The TNT phase is the second phase of training where you'll go on the road with an experienced driver for 30,000 miles of team driving. You'll receive 14¢ per mile ($700 per week guaranteed) during this phase. Once you're finished with TNT training you will be assigned a truck to run solo.

Anne A. (G13MomCat)'s Comment
member avatar

Yep I was driving for a local public works municipality so honestly, as long as nobody hurt anyone we could do nearly whatever we wanted. We had guys that couldn't pass the pretrip or written test on anything or drive manuals so they got an examiner to give them school bus licenses to drive on for their CDLs. No joke, we had one guy driving a hazmat fuel/lube truck after failing the cdl written test 9 times. I was one of only 5 people there that actually got a cdl the right way albeit class b. And it was a class b because insurance went up for them for class a drivers.

Funny how the government doesn't eat their own. We had guys pulling excavators sometimes with 1 single 3/8ths chain draped over the tracks between the slew ring, literally completely unsecured. We didn't even have to have dot med cards or anything like log books etc. Dot saw the government logo on the door and it was like we didn't even exist. Hell I personally was assigned to pulling a tandem dump truck with 18.5 ton in the bed of 87s so grossing almost 70k with a 963 cat behind it on a pintle trailer tilt deck. That poor dump truck was moving over 100k pounds with nothing but a 10 speed and a well worn cummins n14 to get it there lol.

God forbid if any of those guys get into a wreck, the lawyers will send em broke overnight. That's one reason I left that side of work. Getting 10-14 dollars an hour doing stuff like that is just senseless. I wouldn't doubt that the bosses would throw the driver under the bus in a situation like that.

Wow... super similar~!!!!! Uncannily so. The husband of mine actually 'needed' that refresher in '03 that I helped him study for. He had a 'bite the bullet' time, as well. He had felt like 'he' could've TAUGHT the school . . . IIRC. BUT for the pretrip, and the new regs. Here's the way his went:

My husband 'inherited' his dad's refuse/trash company, as a 'younger' lad. (I just read your post out loud, to the hubby, ..and he said 'YEP sounds like me~!') << So true. He WAS his own boss AND bus, per se.. but for his dad, until he passed. He did some H/H on the side, also. WOW.

Life was more 'lenient' in the 90's, and early 2k, so I've heard. I didn't meet hubby until almost 2000, but.. man, he had similar stuff as you to share! No endorsements, either. Had to 'do it all.'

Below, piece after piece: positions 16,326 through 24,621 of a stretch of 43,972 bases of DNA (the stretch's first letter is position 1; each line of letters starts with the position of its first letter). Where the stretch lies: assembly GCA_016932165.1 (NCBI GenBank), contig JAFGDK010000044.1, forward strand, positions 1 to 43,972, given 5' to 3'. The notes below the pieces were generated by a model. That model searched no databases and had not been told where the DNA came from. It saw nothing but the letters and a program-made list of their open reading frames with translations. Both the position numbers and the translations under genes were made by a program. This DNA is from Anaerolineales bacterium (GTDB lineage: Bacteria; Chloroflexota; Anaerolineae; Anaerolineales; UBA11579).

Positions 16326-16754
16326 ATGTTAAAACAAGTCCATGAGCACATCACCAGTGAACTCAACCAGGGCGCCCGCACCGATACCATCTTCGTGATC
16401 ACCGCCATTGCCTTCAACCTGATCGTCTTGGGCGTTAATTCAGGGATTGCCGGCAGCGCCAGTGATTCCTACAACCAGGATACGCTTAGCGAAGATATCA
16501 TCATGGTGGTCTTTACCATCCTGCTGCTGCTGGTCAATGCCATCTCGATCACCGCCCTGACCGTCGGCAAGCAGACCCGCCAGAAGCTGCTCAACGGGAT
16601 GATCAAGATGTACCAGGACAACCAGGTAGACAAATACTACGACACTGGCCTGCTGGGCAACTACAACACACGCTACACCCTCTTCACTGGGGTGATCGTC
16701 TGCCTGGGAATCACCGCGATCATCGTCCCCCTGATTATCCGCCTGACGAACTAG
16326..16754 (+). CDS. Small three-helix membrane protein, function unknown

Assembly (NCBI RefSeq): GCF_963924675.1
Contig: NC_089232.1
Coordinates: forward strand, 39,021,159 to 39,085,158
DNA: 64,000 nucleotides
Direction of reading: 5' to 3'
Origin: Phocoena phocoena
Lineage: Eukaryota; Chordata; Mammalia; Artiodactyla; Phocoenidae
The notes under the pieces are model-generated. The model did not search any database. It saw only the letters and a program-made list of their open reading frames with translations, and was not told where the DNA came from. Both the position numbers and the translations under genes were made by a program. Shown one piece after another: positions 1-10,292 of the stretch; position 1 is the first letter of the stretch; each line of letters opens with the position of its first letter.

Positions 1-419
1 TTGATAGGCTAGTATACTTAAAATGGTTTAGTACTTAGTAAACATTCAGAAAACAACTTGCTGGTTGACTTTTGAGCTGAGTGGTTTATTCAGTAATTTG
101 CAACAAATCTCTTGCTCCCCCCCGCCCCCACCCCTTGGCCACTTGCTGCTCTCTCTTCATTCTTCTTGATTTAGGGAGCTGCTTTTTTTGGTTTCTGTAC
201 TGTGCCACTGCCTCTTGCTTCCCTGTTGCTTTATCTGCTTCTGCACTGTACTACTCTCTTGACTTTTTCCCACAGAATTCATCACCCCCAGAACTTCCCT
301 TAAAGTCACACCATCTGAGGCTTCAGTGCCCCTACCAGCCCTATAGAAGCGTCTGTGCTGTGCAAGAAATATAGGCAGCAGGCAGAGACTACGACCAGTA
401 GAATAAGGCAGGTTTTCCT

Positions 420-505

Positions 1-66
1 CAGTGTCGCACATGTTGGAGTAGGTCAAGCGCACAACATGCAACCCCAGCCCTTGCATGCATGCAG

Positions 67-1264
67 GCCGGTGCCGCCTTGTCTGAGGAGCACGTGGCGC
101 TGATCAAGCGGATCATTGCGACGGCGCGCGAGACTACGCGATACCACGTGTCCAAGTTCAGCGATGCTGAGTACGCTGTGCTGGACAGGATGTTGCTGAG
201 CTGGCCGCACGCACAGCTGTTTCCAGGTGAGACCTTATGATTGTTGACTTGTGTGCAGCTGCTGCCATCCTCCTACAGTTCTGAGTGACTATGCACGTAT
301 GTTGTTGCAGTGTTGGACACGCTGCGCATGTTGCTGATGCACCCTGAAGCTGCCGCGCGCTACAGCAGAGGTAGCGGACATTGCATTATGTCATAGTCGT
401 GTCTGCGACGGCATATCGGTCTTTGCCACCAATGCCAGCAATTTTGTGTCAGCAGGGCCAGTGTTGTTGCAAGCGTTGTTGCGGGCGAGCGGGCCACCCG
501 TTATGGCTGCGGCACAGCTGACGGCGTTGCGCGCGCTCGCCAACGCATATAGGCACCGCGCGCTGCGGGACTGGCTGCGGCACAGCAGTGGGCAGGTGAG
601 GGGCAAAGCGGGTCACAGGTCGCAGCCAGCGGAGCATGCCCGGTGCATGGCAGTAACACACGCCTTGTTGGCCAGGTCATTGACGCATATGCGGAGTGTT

Wish you well, man. Hang in.

good-luck.gifsorry.gifgood-luck.gif

CDL:

Commercial Driver's License (CDL)

A CDL is required to drive any of the following vehicles:

  • Any combination of vehicles with a gross combined weight rating (GCWR) of 26,001 or more pounds, providing the gross vehicle weight rating (GVWR) of the vehicle being towed is in excess of 10,000 pounds.
  • Any single vehicle with a GVWR of 26,001 or more pounds, or any such vehicle towing another not in excess of 10,000 pounds.
  • Any vehicle, regardless of size, designed to transport 16 or more persons, including the driver.
  • Any vehicle required by federal regulations to be placarded while transporting hazardous materials.

HAZMAT:

Hazardous Materials

Explosive, flammable, poisonous or otherwise potentially dangerous cargo. Large amounts of especially hazardous cargo are required to be placarded under HAZMAT regulations

Tandem:

Tandem Axles

A set of axles spaced close together, legally defined as more than 40 and less than 96 inches apart by the USDOT. Drivers tend to refer to the tandem axles on their trailer as just "tandems". You might hear a driver say, "I'm 400 pounds overweight on my tandems", referring to his trailer tandems, not his tractor tandems. Tractor tandems are generally just referred to as "drives" which is short for "drive axles".

DOT:

Department Of Transportation

A department of the federal executive branch responsible for the national highways and for railroad and airline safety. It also manages Amtrak, the national railroad system, and the Coast Guard.

State and Federal DOT Officers are responsible for commercial vehicle enforcement. "The truck police" you could call them.

HOS:

Hours Of Service

HOS refers to the logbook hours of service regulations.
Stoug Danhope's Comment
member avatar

No... He can't keep you more than 50k miles unless you are unsafe have accidents tickets or critical events.

As for home time... It really isn't his decision. Message your FM--- NOT weekend or night dispatch but your FM with a date for home time.

No.... You don't have to run 4 weeks once solo. They will want 2 weeks solo before home time. So go home before you upgrade.

Nooooooo... 4 to 6 days without a shower is not acceptable and they must have given you numbers to call to switch trainers if you like.

Yes lease sucks which is why I don't do it. Labor day has indeed reduced miles.